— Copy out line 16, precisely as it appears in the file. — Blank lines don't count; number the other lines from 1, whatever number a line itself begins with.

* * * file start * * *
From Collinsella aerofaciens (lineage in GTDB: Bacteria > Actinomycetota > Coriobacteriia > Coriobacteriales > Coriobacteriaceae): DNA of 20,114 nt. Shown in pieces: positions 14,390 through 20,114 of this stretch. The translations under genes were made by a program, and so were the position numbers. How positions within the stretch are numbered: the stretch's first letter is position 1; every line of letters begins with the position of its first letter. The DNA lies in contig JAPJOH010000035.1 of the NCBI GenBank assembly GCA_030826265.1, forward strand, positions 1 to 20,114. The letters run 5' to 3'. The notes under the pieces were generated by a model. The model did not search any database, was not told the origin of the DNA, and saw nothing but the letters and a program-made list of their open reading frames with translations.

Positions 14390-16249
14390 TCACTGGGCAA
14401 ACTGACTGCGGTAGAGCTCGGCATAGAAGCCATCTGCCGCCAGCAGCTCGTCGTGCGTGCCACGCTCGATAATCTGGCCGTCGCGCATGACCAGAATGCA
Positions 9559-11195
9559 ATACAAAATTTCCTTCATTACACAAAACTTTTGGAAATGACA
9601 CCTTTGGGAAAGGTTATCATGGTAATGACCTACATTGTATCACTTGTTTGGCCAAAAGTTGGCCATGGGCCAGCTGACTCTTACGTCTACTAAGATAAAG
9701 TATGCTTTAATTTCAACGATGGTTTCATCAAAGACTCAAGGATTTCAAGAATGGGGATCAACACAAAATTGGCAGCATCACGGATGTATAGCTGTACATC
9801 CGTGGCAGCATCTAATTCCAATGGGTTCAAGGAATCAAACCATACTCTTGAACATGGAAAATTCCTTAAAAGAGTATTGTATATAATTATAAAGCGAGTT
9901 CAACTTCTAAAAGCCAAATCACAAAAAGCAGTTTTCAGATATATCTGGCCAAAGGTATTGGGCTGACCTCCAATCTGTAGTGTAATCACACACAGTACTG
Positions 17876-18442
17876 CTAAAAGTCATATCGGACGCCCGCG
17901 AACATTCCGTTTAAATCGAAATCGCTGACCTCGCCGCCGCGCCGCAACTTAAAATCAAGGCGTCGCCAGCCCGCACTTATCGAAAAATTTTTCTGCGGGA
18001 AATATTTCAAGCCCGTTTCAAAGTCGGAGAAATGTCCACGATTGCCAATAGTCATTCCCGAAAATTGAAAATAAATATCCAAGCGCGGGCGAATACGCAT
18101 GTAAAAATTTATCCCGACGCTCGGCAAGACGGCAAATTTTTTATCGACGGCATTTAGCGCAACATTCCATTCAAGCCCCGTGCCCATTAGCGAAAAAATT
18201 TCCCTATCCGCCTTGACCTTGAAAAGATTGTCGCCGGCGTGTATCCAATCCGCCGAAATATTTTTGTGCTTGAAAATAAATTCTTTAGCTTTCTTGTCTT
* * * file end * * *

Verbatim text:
18201 TCCCTATCCGCCTTGACCTTGAAAAGATTGTCGCCGGCGTGTATCCAATCCGCCGAAATATTTTTGTGCTTGAAAATAAATTCTTTAGCTTTCTTGTCTT